At the same time, he points to an operation northeast of Baghdad that "is being accomplished only by Iraqis," he says. In its first week, the effort will help secure Iraq's "sensitive highways."
The Iraqi Army will have about 85,000 adequately trained soldiers by the end of 2005, most experts agree. Yet some experts still estimate that as few as 30,000 Iraqi troops are in "good condition" for fighting.
Jasim says those numbers do not take into account the fact that two more brigades (6,000 soldiers) became fully operational in this month.
Peering at a colored spreadsheet on the desk of his office - located in a palace that housed a former parliament before Saddam Hussein took it over - Jasim says another division of 12,000 soldiers will be ready in January, with three more divisions coming on in May. By the end of 2006, 12 new divisions should be operational, he asserts.
But such numbers do not convey the difficulty of forming the security forces.
USIP's Hughes, who spent last summer in Iraq, says he came away very worried about corruption. He speaks of an Iraqi "McCarthyism" under which any Iraqi is able to denounce another through a new "commission on public integrity," a development he says could further undermine public security.
Other experts are concerned about money and supplies leaking to the insurgency. And while the military appears to be dampening secular and ethnic identifications in favor of an "Iraqi identity," concerns are growing that the police are increasingly infiltrated by Shiite militias and suspected of carrying out community "cleansing" operations.
Larry Diamond, a democratization expert at Stanford University who worked with the US in postwar Iraq and wrote a scathing book on the US postwar record, says the Bush administration must address three issues "as a matter of urgency."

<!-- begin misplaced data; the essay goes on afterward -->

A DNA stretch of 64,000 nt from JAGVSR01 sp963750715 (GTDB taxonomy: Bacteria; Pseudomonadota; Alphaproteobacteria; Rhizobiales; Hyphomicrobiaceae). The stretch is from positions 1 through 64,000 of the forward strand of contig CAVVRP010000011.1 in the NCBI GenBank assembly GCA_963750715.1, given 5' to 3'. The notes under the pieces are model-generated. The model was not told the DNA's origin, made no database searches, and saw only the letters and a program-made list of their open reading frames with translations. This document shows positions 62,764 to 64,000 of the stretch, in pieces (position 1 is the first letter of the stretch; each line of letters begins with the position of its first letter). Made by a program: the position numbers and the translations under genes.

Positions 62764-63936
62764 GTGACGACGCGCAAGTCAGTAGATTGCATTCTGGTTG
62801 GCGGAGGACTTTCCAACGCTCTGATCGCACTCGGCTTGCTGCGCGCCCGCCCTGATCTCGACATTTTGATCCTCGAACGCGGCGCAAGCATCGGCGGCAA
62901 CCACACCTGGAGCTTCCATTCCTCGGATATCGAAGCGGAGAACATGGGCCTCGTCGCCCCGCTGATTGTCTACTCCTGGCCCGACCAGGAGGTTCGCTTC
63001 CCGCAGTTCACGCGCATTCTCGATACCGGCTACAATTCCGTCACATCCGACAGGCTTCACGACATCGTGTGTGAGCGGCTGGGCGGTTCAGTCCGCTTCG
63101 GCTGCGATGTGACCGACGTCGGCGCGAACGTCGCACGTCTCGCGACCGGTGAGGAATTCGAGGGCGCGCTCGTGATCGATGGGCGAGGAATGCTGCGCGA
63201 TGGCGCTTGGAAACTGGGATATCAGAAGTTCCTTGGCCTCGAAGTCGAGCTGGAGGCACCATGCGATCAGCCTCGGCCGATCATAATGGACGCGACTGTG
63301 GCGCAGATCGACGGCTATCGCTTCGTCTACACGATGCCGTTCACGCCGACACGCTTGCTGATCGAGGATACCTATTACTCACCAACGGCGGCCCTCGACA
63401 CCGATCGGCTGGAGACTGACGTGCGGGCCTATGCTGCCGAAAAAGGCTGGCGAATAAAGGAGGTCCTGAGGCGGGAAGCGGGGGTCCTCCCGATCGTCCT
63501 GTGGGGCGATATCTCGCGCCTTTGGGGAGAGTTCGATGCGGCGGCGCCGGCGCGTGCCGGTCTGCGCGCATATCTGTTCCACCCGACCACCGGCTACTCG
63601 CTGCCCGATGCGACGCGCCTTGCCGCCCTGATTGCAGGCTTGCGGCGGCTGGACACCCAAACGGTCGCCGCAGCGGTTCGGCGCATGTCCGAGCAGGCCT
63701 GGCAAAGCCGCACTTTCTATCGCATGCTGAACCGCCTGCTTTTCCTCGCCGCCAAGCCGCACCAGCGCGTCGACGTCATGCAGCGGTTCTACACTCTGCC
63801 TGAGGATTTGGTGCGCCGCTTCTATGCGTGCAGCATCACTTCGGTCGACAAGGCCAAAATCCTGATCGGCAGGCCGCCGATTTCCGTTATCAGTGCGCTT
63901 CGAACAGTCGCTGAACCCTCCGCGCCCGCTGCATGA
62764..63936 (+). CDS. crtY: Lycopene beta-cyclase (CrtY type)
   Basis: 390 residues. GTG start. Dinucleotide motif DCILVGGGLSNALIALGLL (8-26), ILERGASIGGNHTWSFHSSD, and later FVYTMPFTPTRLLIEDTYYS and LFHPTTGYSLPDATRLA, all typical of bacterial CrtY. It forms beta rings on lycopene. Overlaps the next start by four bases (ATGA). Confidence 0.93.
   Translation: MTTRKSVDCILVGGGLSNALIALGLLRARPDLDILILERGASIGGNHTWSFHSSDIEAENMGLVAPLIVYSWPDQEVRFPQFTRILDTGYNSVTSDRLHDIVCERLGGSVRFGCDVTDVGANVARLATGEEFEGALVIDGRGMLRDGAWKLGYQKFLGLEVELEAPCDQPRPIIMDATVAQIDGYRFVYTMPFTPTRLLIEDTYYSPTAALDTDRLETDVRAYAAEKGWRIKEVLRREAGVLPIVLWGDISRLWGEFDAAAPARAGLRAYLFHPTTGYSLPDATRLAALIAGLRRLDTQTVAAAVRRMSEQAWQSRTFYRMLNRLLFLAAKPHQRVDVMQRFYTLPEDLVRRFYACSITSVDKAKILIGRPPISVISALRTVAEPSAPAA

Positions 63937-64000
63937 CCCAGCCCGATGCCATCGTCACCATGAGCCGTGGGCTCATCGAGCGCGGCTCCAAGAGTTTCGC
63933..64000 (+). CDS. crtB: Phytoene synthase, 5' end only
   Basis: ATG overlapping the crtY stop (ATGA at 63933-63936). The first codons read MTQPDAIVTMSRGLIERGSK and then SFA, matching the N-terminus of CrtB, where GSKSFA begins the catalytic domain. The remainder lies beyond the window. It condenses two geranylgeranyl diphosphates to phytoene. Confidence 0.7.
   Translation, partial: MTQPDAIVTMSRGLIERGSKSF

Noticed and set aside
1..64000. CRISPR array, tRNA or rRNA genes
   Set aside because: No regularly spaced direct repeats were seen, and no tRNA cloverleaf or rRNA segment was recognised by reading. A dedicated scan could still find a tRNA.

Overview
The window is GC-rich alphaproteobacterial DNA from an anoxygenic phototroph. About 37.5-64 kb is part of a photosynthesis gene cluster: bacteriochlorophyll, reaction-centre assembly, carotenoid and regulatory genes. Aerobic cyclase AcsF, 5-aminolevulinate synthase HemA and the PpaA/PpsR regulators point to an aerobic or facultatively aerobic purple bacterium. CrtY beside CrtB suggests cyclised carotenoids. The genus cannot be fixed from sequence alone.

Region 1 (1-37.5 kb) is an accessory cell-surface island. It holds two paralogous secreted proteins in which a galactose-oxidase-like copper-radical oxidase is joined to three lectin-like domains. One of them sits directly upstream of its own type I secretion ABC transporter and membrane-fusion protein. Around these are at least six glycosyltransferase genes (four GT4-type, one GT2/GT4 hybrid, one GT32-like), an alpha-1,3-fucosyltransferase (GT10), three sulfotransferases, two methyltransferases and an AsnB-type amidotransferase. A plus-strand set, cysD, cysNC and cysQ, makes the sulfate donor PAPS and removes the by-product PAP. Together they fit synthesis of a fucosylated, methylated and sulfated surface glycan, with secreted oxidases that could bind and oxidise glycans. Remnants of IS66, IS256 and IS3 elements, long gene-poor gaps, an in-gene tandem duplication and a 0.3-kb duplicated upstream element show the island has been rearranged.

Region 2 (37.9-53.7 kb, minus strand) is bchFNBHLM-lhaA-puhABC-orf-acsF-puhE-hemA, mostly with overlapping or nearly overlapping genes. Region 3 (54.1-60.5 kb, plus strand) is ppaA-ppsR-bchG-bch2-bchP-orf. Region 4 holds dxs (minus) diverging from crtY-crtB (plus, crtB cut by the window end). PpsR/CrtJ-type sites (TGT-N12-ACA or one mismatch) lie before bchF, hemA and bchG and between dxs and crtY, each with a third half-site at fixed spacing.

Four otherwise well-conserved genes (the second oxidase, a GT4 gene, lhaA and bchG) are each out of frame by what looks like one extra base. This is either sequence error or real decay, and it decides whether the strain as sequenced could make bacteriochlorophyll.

One of them is "to accelerate the training of Iraqi security forces." Beyond that, Mr. Diamond says, the administration must respond through international channels to "feelers" being sent out by the Iraqi insurgency for direct contact with the US, and encourage Iraqi nationalism by "looking Iraqis in the eye" and telling them the US has no plans for a permanent military presence.
Diamond charges that there is ample evidence that the Pentagon has still not made training of Iraqi forces a top priority.
Many experts note that it took a decision last year by then-US Ambassador John Negroponte (now the director of National Intelligence) to shift $2 billion in US funds to training of forces.
Some US officials acknowledge a suspicion among Iraqis that the US does not want to issue the best equipment - powerful M-16 rifles instead of Ak-47s, humvees and tanks instead of trucks - when there is still no assurance that such equipment won't leak out to the insurgency.
But Jasim says such complaints result from a common soldierly desire for something bigger and more powerful. Iraq is purchasing better equipment including a shipment of humvees, he says, but such provisions are expensive at a time of many needs.
Yet as important as training and troop preparedness remain, most observers - including Hughes and Colonel Oda - say that it is the political situation that will determine both the situation the security forces face and the timetable for US withdrawal.
"It's all about legitimacy," says Hughes in assessing the security prospects. That explains why all eyes are on next month's elections for a permanent four-year government. [Editor's note: The original version misstated the date of the upcoming Iraqi parliamentary election.]
If the result is a stable government, which the Iraqi people accept as legitimate, the insurgency could be deflated and US could begin to pack up.